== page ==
Children of overweight and obese mothers are at increased risk of epilepsy

10 May 2017
Pregnant woman

Children born to women who are obese during the first trimester of pregnancy are more likely to develop epilepsy.

The Swedish study reviewing more than 1.4million births is reported in the Journal of the American Medical Association Neurology.

The authors say that the increasing number overweight and obese mothers has led to concern about the potential impact this may have long-term neurological effect of their children.

The population cohort review looked at early pregnancy BMI and the risk of childhood epilepsy in single births between 1997 and 2011.

Of the 1.4 million children born in the study time period, about 7,500 or 0.5% were later diagnosed with epilepsy.

Epilepsy rates were higher among children born to mothers with lower educational levels, those living without a partner, those who had more than four births, those who were smokers and those who were born outside of Nordic countries.

However, the investigators found that the odds a child would develop epilepsy corresponded to their mother’s body mass index (BMI) at around 14 weeks of pregnancy.

The increased risk of developing epilepsy includes:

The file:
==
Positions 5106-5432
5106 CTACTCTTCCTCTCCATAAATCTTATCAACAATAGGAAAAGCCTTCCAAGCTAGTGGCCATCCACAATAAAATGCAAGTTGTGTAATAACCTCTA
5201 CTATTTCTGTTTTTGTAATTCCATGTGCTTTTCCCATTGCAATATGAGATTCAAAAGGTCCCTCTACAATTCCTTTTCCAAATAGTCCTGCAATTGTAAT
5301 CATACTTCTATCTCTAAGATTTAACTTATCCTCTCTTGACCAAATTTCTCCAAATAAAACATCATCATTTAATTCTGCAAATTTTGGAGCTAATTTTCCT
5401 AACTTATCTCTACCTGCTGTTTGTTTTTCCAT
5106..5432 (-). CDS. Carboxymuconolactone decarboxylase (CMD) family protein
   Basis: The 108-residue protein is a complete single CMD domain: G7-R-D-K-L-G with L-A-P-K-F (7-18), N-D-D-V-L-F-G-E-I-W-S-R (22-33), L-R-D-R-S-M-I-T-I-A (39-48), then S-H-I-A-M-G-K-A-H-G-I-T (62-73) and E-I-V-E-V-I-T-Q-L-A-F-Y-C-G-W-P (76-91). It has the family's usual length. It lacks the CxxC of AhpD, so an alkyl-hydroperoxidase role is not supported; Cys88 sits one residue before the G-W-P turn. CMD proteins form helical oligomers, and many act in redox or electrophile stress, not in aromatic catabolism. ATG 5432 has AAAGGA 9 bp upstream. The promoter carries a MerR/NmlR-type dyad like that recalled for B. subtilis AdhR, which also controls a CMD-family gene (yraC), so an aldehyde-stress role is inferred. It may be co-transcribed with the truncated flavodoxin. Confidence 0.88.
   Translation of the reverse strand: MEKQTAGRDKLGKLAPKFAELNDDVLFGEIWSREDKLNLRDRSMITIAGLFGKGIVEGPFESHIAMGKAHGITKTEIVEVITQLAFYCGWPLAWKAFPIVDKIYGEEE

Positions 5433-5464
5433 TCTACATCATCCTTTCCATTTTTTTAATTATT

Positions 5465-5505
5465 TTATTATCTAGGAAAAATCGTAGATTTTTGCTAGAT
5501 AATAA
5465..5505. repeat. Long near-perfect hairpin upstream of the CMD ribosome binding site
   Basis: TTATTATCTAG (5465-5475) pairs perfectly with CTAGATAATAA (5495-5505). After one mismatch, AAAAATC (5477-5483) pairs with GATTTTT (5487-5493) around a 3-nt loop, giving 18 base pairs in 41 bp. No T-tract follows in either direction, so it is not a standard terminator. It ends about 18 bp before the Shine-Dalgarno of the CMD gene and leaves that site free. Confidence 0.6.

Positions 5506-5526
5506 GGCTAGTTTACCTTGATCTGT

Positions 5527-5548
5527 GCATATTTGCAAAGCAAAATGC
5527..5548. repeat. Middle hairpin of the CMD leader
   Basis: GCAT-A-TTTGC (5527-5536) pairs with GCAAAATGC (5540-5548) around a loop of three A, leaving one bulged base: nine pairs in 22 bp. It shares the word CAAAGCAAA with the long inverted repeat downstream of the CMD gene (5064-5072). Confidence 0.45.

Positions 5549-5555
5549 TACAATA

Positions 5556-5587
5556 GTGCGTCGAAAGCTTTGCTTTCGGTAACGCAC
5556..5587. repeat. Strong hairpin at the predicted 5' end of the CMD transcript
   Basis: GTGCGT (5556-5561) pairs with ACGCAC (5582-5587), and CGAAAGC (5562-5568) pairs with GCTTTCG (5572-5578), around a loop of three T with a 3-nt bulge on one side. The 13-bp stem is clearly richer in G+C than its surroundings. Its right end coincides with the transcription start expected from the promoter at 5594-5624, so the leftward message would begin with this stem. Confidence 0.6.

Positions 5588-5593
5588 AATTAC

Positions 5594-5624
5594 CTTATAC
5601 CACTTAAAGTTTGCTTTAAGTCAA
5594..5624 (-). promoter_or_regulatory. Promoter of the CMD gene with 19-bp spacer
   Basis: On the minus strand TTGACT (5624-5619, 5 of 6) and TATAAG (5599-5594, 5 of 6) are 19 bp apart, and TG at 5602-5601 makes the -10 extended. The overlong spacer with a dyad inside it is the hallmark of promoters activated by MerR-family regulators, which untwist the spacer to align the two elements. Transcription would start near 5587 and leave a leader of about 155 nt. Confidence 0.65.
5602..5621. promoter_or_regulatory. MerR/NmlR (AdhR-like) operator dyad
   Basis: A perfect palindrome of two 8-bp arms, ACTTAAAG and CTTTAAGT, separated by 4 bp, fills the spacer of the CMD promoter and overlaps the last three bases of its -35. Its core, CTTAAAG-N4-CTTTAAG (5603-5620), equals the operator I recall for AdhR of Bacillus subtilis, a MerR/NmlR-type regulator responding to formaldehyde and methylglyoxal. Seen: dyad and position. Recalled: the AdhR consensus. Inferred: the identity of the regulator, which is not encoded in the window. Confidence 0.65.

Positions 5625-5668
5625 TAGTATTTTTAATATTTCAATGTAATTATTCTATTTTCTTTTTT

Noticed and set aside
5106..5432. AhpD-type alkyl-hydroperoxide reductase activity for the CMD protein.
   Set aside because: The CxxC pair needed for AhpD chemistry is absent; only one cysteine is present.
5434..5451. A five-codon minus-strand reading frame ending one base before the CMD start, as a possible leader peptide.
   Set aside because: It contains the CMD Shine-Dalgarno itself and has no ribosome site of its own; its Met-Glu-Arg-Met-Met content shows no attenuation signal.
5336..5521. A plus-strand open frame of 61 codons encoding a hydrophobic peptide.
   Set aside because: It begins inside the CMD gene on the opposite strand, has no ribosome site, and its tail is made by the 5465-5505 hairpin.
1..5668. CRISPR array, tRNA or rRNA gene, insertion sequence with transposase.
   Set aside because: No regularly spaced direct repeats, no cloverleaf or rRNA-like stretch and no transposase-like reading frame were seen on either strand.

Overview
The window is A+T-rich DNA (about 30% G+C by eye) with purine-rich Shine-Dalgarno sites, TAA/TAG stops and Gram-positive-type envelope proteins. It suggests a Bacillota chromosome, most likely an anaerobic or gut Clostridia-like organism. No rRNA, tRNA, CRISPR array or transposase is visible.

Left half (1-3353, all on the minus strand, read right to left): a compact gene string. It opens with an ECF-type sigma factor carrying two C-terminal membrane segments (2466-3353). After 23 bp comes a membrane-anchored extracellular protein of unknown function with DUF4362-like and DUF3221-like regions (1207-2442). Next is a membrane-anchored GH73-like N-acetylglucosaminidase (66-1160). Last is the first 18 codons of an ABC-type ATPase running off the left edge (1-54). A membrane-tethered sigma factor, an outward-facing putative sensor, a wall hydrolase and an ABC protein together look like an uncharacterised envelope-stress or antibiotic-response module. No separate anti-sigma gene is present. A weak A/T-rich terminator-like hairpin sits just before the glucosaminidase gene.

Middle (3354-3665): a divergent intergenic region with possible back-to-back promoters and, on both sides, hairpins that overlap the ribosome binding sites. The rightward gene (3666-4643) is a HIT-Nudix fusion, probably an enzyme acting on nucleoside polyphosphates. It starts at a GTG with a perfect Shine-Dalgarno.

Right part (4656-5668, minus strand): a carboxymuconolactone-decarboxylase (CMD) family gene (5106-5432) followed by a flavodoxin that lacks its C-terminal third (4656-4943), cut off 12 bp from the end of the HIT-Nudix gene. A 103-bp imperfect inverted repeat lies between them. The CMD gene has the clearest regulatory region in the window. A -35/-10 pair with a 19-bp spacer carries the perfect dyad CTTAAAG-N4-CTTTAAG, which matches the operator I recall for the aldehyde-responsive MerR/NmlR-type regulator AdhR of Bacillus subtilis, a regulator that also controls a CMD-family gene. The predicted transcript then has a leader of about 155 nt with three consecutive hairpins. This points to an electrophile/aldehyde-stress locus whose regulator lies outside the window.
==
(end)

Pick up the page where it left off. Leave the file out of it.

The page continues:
• 11 percent increased risk for the children of overweight mothers (BMI of 25-30)
  • 20 percent increased risk for the children of mothers with grade I obesity (BMI 30-35).
  • 30 percent increased risk for the children of mothers with grade II obesity (BMI 35-40).
  • 82 percent increased risk for the children of mothers with grade III obesity (BMI 40 or more).

The authors say: "Given that overweight and obesity are potentially modifiable risk factors, prevention of obesity in women of reproductive age may be an important public health strategy to reduce the incidence of epilepsy."

They suggest there are several potential ways a mother's excess weight could increase risk of childhood epilepsy, including:

  • The heightened risk of preterm birth and birth defects, which in turn increase risk of epilepsy
  • The greater likelihood of trauma or low oxygen levels during birth
  • The greater likelihood of inflammation in the mother’s body.  

You can read the full study looking at the links between a mother’s BMI and the risk of childhood epilepsy here.